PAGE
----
Google Play has blocked a game about the Nazi occupation of Czechoslovakia from releasing on its platform in Germany, France, Austria, and Russia.
Originally released on PC two years ago, Attentat 1942 from Charles Games was developed with historians at the Czech Academy of Sciences.
The game sells itself as a historically accurate story, told from the perspective of survivors of Nazi oppression.
However, in an email to Charles Games, Google said Attentat 1942 had been rejected because it includes references to Nazis.
The first rejection came on July 7 after the developer spent six months porting the game to mobile, with Google saying it contained content that was "prohibited" in these regions.
Until 2018, Germany enforced a blanket ban against Nazi iconography in games, and many titles such as Wolfenstein 2: The New Colossus were altered to meet certain standards.
Despite this regulatory change, and the game's previous PC release in Germany, Google has upheld its decision to restrict distribution of Attentat 1942 in Germany and other countries.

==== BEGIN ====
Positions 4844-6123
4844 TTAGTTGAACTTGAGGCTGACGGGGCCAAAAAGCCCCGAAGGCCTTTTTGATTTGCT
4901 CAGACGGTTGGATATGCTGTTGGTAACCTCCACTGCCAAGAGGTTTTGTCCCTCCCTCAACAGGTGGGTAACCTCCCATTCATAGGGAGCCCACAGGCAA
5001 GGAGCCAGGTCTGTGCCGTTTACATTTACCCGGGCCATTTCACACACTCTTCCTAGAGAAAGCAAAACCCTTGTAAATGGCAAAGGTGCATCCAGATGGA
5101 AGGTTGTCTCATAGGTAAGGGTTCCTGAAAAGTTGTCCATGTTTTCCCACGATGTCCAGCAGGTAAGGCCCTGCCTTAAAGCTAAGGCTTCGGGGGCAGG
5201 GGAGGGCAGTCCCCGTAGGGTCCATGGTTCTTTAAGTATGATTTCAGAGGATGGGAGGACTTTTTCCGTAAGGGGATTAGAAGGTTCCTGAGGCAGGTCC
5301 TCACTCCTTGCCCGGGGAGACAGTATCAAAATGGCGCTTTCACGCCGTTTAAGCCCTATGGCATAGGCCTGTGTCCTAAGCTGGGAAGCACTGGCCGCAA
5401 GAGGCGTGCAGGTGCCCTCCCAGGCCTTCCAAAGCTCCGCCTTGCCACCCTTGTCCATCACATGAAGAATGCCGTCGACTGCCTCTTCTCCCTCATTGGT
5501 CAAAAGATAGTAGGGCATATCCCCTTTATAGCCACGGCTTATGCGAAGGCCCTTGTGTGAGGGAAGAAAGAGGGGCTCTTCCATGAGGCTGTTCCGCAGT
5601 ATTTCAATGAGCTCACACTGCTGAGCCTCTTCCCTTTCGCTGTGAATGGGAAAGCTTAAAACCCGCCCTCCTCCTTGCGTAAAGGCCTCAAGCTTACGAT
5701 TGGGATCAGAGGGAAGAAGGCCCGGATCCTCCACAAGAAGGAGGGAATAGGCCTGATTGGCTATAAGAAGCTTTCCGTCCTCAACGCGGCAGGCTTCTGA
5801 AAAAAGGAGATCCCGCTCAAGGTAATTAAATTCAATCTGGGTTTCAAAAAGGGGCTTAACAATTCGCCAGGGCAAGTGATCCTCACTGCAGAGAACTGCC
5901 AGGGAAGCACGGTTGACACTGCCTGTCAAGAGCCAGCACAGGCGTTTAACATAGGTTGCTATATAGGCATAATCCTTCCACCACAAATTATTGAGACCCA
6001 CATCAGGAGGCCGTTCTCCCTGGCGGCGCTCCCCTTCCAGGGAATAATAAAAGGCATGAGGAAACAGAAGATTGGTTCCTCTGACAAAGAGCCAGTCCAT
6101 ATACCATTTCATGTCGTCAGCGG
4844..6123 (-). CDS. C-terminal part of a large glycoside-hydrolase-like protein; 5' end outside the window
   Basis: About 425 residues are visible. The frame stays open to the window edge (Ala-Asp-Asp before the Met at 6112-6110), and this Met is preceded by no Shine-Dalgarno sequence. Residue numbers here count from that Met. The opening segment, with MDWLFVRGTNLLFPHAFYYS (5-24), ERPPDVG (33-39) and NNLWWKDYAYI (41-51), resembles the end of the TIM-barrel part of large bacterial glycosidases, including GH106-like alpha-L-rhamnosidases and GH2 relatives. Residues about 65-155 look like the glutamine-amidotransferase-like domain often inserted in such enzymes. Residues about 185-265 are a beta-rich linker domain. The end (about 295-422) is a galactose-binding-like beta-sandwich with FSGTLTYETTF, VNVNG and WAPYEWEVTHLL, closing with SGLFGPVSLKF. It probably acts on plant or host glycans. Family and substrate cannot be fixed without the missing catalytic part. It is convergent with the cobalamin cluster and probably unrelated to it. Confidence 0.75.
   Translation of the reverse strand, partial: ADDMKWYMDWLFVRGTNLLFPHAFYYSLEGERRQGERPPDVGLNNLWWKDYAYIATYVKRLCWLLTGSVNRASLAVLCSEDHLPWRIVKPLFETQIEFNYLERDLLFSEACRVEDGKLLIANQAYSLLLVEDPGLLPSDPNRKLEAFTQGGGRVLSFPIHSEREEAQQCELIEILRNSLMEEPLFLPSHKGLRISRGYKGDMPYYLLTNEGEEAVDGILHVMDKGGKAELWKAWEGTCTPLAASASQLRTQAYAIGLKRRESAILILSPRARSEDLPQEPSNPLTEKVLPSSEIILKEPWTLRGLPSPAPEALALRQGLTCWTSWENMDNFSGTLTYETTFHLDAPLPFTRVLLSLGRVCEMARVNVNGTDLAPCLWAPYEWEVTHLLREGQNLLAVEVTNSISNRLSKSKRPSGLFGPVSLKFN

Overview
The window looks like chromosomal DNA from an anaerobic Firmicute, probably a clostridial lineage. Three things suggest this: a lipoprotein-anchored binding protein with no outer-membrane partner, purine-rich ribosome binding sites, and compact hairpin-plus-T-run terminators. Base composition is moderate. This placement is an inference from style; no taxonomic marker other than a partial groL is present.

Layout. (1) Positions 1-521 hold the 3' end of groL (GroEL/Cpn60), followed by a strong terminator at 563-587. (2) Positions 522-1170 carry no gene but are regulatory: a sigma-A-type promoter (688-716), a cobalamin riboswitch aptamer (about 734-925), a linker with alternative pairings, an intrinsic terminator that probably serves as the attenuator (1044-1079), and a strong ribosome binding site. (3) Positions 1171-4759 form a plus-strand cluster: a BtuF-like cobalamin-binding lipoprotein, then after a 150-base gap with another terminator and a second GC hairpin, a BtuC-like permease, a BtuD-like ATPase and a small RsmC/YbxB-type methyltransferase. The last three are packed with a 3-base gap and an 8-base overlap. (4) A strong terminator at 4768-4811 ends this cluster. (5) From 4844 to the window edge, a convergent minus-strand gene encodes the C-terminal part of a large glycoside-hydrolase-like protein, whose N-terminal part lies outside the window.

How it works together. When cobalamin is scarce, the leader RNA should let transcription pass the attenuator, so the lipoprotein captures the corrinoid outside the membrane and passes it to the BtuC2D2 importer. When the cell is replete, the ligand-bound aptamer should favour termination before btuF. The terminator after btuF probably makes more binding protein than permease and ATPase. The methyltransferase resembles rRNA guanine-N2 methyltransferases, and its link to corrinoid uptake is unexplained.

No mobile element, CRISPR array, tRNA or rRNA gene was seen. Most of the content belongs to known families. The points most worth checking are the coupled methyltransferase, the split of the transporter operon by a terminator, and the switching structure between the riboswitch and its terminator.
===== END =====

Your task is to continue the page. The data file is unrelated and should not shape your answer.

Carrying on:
"While we agree that stores and platforms have to deal with hateful content, if reviewers took a closer look at Attentat 1942 for just a moment, they would find out we are not that. Attentat 1942 is firmly anti-fascist," said Charles Games in a post on Twitter.
"We're also frustrated because it hinders what mobile games are allowed to do. We firmly believe that video games are art and can be an important part of public conversations. When we ban everything with any controversial keywords no matter the content, everybody loses.
"We hope Google will retract their decision and approve Attentat 1942 in the end. We want to keep history alive and considering how vast the mobile audience is, it would be a huge shame to lose them."
GamesIndustry.biz approached Google for comment, and is awaiting a response.